As well as text, the 120 character message may include many commands, which are entered as text placed in the message. The Mode commands are in the form of a "$" dollar symbol, followed by a number, or other character, so they can easily be typed directly on the keyboard, either using a simple DOS text editor or direct into a terminal emulator such as Windows Terminal. You will need to operate Terminal at 1200 bps, N-8-1.
Typing the message in is easy. In fact if you don't want to save the message, you can type the message directly from Windows Terminal, but if you make a mistake, you will have to start again (backspace and delete do not work). Commands are very straight-forward, although by combining them creatively some very powerful effects and features can be obtained. Neither the $ or the following number or other character are sent. The commands cause an immediate change in the operating mode, for example from Hellschreiber to Morse, Normal or Slow. Combinations of commands can be sent in any order, although obviously some won't make any sense. DX affects Morse differently to Hell (causes carrier keying via the PTT in Morse, and double column sending in Hell), but SLOMODE and SUPERSLO affect both modes in the same way. DX and SLOMODE and SUPERSLO at the same time is a valid option.
Digital Output commands $7 and $8 allow the keyer to switch external devices, such as changing antenna or transmitter power. The digital outputs can be used independently or together. For example, if use together they could be used to provide four transmitter power level steps. Digital Input commands $C, $G and $K substitute the command with a number (0 or 1) in the transmitted message, reflecting the status of the input pin.
The mode change commands $0 (MORSE) and $1 (HELL) also act as resets for most of the other options - for example, the digital outputs default to OFF (low) and return to OFF when the mode is changed (Morse / Hell) or when the message has completed. FSK, DX, SLO and SUPERSLO are also cancelled by $0 and $1 commands.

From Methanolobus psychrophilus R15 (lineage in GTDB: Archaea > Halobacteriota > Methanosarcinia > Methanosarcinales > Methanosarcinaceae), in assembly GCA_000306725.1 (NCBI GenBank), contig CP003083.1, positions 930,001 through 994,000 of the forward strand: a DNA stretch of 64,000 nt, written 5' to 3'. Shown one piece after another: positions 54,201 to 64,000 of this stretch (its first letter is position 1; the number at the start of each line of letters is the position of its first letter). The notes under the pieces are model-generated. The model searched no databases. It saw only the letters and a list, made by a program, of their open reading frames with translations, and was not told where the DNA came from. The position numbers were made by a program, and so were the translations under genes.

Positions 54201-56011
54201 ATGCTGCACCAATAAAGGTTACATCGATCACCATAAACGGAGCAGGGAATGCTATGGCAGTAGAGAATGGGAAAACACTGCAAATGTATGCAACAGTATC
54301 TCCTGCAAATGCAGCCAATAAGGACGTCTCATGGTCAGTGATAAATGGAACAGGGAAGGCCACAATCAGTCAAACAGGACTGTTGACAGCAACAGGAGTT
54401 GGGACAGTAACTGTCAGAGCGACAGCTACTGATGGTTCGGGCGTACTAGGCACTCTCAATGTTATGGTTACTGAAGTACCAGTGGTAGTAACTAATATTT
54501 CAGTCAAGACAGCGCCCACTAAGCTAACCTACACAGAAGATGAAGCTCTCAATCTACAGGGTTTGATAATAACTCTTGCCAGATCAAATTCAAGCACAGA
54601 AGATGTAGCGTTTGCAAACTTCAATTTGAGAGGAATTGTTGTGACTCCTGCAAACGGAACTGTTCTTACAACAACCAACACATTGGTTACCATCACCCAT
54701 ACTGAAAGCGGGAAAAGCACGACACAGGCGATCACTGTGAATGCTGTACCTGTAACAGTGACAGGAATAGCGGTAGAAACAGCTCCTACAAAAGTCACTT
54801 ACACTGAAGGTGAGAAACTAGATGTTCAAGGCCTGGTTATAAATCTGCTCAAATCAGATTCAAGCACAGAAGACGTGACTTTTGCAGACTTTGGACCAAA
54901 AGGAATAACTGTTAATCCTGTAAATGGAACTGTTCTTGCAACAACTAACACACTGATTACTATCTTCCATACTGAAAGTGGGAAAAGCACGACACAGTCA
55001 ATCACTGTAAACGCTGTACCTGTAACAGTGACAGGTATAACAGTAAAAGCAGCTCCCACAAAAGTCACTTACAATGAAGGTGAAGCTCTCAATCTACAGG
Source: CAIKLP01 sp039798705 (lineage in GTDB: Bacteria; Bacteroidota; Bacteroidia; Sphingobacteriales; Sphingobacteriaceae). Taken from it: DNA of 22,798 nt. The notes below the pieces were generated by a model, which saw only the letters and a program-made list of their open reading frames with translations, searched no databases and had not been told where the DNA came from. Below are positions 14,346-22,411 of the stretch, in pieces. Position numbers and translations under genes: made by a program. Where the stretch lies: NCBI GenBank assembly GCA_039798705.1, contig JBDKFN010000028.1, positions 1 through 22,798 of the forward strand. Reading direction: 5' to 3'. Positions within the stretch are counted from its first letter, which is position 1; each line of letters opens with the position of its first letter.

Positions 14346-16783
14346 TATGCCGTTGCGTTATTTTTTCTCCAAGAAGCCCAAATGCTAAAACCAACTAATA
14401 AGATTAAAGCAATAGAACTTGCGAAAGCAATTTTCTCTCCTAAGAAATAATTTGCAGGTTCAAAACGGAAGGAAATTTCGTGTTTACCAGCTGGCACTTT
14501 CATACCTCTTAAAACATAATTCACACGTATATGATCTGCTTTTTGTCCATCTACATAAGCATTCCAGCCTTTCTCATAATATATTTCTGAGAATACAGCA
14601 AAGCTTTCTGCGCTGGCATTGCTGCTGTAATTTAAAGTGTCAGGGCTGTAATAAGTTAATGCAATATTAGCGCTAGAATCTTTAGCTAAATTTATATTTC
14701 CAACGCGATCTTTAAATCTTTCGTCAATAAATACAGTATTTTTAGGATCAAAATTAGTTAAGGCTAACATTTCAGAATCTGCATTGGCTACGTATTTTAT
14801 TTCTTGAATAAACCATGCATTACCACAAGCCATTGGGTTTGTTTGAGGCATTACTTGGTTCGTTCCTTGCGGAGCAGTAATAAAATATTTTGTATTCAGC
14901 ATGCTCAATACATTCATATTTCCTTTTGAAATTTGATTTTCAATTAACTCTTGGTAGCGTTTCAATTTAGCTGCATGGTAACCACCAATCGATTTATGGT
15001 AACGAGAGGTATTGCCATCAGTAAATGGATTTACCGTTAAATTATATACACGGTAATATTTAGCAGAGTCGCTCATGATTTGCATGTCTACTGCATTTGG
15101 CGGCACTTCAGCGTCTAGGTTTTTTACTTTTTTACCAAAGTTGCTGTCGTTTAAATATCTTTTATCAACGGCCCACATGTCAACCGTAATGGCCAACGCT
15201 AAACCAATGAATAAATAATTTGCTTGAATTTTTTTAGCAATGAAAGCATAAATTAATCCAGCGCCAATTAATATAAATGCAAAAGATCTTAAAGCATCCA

Keyer Mode & Command Table CMD Mode Description $0 MORSE MODE (Reset) Send all text in 20 WPM Morse code (options and digital outputs are turned off). $1 HELL MODE (Reset) Send all text in 122.5 baud Feld-Hell (options and digital outputs are turned off). $2 (Reserved) $3 (Reserved) $4 DX MODE ON HELL: Change to double-column (DX) mode.
MORSE: Key the carrier via PTT as well as the audio.
$5 SLOMODE ON 1/2 data rate (61.25 bps). Morse becomes 10 WPM. $6 SUPERSLO MODE 1/4 data rate to 30.625 bps. Morse becomes 5 WPM. (Can be used with SLO for 1/8 speed) $7 PD2 ON Set digital output Port D2 (pin 4) ON. Turns off with $0, $1. $8 PD3 ON Set digital output Port D3 (pin 5) ON. Turns off with $0, $1. $9 FSK ON Modulation on AUDIO (SUBCARRIER) becomes FSK. Otherwise is OOK. $C PD4 IN Digital input Port D4 (pin 8), 0 or 1 $G PD5 IN Digital input Port D5 (pin 9), 0 or 1 $K PD6 IN Digital input Port D6 (pin 11), 0 or 1 $: AUDIO TONE (subcarrier) ON Two second delay with subcarrier on (MARK). Duration affected by SLO and SUPERSLO. Other delays by concatenating delay commands. See below. $; AUDIO TONE (subcarrier) OFF Two second delay with subcarrier off (SPACE). Duration affected by SLO and SUPERSLO for 4 sec and 8 sec respectively. 16 sec is possible by combination of both. $= CARRIER OFF Two second delay with carrier and subcarrier off (transmitter off). Duration affected by SLO and SUPERSLO for 4 sec and 8 sec respectively. 16 sec is possible by combination of both (Mini-Keyer only). $$ Send "$" character, which would otherwise be unprintable. ~ END Tilde ~ used to signal end of message during record.
As a simple example, to send a simple Morse ID over and over, such as "DE ZL1BPU AR" (then a pause), simply load the following message:"$0DE ZL1BPU + $;$;~"